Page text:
Perspective Taking and the Educated Operational Level Commander
NAVAL WAR COLL NEWPORT RI JOINT MILITARY OPERATIONS DEPT
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The complexities of problem solving in the post-Cold War era replete with irregular and asymmetric warfare leveraged by organizations of transnational extremists, many with cultural and value systems much different than our own, require a new way of thinking. The ability to plan, make decisions, and solve problems in this environment requires, more than ever before, a robust capacity for perspective taking and the ability to understand, hold, and reconcile multiple perspectives on issues. This paper addresses how the problems facing operational commanders in the 21st Century will less likely be the well-structured or tame problems associated with the Cold-War era and more likely be the ill-structured or wicked problems associated with those incurred through the militarys role in humanitarian assistance, counterinsurgencies, and counterterrorism. This paper also presents human development theories that highlight the psychosocial competencies needed to address such problems and how military culture, including the underlying assumptions for what educational backgrounds predict officer success, and a military lifestyle, including long hours, the nature of military deployments and missions, as well as off-duty social networks, including military housing environments may limit exposure to alternative and diverse perspectives. Finally, the paper concludes that it may be the limited points of view that result from traditional education and military lifestyle that work at cross purposes to the development of the skills required of our current and future operational level commanders.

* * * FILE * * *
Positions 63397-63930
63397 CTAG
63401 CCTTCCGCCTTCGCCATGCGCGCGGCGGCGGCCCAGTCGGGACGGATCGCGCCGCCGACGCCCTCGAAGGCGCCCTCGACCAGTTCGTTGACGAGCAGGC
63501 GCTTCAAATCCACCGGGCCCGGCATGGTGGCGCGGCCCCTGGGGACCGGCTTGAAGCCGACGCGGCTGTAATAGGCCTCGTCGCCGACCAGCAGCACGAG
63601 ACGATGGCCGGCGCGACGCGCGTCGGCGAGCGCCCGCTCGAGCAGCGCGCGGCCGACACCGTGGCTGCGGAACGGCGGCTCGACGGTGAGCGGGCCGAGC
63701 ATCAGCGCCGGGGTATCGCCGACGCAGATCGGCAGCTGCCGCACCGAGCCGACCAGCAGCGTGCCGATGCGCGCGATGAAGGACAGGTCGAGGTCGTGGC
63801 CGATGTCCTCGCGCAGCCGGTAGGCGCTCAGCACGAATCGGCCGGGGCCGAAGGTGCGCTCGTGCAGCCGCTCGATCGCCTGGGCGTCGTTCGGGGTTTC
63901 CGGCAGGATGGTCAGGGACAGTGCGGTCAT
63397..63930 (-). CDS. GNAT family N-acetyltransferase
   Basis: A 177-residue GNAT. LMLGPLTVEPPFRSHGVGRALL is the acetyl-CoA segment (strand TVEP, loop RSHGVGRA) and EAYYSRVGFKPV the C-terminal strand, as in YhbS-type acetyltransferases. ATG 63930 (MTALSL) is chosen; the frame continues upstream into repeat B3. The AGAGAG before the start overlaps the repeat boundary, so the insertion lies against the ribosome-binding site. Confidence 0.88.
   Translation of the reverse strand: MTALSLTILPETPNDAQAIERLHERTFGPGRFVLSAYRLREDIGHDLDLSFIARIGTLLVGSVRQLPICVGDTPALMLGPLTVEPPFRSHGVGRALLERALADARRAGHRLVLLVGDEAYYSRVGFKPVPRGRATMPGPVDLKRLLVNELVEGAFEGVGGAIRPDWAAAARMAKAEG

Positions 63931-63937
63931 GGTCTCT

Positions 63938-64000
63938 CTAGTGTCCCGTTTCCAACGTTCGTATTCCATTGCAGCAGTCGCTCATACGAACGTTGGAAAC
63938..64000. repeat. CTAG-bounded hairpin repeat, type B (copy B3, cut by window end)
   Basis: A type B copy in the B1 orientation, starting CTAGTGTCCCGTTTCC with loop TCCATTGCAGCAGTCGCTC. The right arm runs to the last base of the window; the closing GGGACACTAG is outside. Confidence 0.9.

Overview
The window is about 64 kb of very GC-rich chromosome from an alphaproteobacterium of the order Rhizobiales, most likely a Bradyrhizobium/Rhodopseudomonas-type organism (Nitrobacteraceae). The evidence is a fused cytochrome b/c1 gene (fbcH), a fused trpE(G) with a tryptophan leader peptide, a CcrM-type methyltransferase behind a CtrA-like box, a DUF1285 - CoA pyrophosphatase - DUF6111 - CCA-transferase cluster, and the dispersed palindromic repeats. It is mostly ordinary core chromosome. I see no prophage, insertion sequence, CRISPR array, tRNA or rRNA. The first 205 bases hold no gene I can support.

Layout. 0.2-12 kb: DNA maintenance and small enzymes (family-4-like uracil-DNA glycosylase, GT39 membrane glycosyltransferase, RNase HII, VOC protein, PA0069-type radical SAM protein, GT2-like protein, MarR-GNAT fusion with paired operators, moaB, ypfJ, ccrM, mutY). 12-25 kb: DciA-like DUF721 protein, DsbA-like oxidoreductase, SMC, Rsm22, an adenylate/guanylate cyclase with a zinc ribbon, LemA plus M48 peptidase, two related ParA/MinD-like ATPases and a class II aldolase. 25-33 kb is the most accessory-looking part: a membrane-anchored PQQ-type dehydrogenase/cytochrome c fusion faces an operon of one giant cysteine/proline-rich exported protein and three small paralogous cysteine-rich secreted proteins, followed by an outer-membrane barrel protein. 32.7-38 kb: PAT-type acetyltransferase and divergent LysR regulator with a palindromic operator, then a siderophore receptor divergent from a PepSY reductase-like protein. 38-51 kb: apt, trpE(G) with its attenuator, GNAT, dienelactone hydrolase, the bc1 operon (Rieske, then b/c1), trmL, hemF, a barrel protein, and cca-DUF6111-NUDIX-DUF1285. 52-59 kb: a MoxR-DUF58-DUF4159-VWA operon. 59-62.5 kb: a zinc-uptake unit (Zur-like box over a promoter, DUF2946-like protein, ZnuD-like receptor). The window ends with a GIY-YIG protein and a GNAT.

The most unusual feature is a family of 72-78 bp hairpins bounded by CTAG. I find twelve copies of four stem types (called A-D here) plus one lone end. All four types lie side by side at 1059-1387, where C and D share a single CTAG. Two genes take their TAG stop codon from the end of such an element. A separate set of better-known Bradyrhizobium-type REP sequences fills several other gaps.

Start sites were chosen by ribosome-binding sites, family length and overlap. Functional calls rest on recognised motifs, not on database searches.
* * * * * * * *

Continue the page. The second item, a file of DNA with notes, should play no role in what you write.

- Sociology and Law
- Unconventional Warfare